Friday, May 12, 2017

ALERT: Unhealthy Smog Making Breathing Difficult for Floridians

For the first time in years, many Floridians are suffering from high levels of unhealthy smog. 

Orlando is still suffering from its worst smog in years. 
This week, smog levels have spiked in cities like Orlando and Ft. Lauderdale. That's hazardous for people with asthma, heart disease and COPD, reaching levels unhealthy for everyone. The main source, emissions from our cars, trucks and buses' tailpipes, has been exacerbated recently by additional nitrogen oxide from fires. Today, as smog levels begin to decline in the Tampa Bay area, cities like Ft. Lauderdale and Orlando are still suffering from dangerously high levels that mean that exercise outdoors in the late afternoon is off limits for sensitive people, and not a good idea for anyone.


Most Floridians have had a rough time breathing this week. 
Where does smog come from? Our tailpipes' nitrogen oxide and volatile organic compounds (VOC) emissions combine with Florida sunshine throughout the day to convert to ozone. Power plants burning coal and, to a lesser degree, natural gas, also contribute, but not at levels as significant as our own cars' tailpipes. Smog levels increase throughout the afternoon, peaking as people get off work and go walk the dog or jog, and then rapidly decreasing after sunset. Summer rains help wash nitrogen out the air (and into lakes and rivers!), but in May, with our seasonal dry conditions, smog builds up. Combine that with a stagnant high pressure system and wildfires that contribute more nitrogen along with particulate, and you have what Hillsborough County EPC Air Quality staff Alain Watson today described to us as a "perfect storm" for unhealthy smog.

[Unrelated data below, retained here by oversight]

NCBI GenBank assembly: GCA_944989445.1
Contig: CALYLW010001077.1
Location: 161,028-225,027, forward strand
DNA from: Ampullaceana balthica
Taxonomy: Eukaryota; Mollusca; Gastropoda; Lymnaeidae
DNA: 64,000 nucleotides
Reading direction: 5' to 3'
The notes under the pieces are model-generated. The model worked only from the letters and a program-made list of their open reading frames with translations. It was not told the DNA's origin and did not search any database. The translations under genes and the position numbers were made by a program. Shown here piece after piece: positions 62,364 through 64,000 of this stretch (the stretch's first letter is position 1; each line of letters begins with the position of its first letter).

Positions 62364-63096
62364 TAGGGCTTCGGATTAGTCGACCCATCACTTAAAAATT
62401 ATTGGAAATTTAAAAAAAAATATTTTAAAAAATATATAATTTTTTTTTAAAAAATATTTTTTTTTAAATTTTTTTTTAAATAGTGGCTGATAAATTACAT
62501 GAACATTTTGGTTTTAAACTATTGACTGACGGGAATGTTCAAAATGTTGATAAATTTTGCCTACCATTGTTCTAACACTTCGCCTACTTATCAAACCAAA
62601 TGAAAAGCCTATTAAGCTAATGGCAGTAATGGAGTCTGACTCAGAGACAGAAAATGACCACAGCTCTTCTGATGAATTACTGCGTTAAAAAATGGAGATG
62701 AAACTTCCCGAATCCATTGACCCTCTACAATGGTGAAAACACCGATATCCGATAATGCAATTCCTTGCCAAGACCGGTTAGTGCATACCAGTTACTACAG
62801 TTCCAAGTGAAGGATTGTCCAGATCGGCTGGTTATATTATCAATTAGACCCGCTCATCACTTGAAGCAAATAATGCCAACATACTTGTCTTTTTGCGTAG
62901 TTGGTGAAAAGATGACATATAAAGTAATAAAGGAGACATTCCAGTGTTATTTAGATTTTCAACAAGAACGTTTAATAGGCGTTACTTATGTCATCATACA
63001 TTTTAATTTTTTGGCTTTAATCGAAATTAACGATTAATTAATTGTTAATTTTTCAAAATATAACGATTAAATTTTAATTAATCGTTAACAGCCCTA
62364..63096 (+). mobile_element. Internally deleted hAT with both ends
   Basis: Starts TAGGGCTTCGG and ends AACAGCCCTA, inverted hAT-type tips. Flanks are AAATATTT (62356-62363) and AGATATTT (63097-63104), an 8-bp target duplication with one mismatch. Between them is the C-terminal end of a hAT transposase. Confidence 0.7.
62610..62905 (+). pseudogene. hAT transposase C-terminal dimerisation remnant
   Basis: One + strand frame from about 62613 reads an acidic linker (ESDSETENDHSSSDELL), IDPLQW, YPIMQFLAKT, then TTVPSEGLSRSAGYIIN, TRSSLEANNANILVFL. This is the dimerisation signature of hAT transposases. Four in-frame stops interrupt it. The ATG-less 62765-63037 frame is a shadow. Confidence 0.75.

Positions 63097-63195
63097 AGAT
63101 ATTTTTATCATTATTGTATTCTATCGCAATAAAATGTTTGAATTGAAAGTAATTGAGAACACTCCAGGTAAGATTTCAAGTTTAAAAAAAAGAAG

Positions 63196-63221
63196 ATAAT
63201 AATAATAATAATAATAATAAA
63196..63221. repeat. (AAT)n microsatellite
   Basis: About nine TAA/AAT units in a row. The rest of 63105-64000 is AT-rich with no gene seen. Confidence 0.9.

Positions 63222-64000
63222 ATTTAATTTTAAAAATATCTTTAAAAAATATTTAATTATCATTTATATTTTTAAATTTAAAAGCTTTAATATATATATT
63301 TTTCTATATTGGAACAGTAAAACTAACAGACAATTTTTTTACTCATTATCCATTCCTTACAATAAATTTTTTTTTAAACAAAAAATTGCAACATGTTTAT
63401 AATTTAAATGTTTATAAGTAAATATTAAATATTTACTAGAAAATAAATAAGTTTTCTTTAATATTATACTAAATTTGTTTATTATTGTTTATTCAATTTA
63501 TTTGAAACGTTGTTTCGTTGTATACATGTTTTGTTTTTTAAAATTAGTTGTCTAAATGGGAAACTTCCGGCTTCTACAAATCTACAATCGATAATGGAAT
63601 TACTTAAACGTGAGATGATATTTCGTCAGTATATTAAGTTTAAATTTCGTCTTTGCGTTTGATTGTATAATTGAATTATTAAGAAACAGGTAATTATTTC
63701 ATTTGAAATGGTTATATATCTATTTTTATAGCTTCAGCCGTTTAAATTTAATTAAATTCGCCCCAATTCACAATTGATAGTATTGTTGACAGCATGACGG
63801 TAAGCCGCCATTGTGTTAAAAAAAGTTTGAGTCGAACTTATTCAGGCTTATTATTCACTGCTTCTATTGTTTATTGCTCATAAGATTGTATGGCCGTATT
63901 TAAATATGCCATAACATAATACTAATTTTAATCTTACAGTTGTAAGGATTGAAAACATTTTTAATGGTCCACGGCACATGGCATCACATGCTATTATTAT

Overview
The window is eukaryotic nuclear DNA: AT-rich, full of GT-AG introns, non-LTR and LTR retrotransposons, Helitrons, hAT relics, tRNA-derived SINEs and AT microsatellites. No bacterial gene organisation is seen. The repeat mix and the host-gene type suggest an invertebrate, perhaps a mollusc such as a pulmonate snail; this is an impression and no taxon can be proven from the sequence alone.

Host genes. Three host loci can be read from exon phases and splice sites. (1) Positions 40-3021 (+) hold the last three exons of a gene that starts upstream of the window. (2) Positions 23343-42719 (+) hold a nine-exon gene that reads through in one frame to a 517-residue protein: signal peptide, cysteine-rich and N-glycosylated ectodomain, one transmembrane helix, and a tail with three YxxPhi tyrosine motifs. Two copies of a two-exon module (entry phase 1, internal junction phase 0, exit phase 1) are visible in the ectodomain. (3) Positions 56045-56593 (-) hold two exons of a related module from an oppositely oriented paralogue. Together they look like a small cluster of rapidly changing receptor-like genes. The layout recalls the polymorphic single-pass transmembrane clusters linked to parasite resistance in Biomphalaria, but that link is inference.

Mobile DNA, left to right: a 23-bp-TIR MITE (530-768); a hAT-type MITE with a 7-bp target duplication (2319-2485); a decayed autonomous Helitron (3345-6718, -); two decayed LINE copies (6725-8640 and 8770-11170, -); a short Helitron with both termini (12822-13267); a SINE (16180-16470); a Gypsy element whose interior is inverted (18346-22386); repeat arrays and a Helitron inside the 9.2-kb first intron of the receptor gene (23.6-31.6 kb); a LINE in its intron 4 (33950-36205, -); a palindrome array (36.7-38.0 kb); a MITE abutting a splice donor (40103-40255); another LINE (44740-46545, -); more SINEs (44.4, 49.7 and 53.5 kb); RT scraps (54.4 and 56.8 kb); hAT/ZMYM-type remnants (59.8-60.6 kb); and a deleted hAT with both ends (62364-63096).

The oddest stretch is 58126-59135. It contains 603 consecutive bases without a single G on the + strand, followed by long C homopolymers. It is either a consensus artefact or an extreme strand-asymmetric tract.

Florida's had several days in both the Orange and Red Alert levels this week. 

You can't see and smell smog like you can the particulate-laden smoke from fires, so being aware of the risk is important, especially those whose asthma or other conditions make them more sensitive. Media in central and south Florida have been busy alerting the community this week. The Hillsborough Environmental Protection Commission's Air Quality office sends alerts upon request. You can get on EPC's list by calling 813-627-2600, ext. 1298.

What can you do to make the air healthier for everyone to breathe? Maybe you can't fight forest fires like Smokey the Bear, but you can fight smog at its main source.

This weekend, take Mom for a test drive in an Electric Vehicle, like a Nissan Leaf or Tesla, or a Plug-In Hybrid Electric Vehicle like a Chevy Volt that only uses gas on trips over 50 miles. Great deals are abundant on both new and used EVs and PHEVs that'll save you big bucks on fuel and maintenance, while eliminating your own personal smog contribution. As utilities, business and homeowners continue to add more solar power, the net amount of air pollution your EV causes from generation of electricity it runs on, already much lower than even a Prius, will continue to decline over the life of the vehicle, making your EV cleaner each year, while any car that runs on gas or diesel will remain just as dirty a source of smog as it is today.

Consider joining Sierra Club staff and other members who've made the switch to a clean, quiet electric vehicle, and next weekend, Saturday May 20, drive your new EV to your local beach to Join Hands Across the Sand and say No to new offshore seismic testing and oil drilling for new sources of oil that are now completely unnecessary. Tell Donald Trump: "no thanks, we don't need any new oil rigs - we're trying to quit!"

Phil Compton, Senior Organizing Representative
Sierra Club's FL Healthy Air & Ready for 100 Campaigns
1990 Central Ave., St. Petersburg, FL 33712
(o) 727-824-8813, ext. 303      (c) 813-841-3601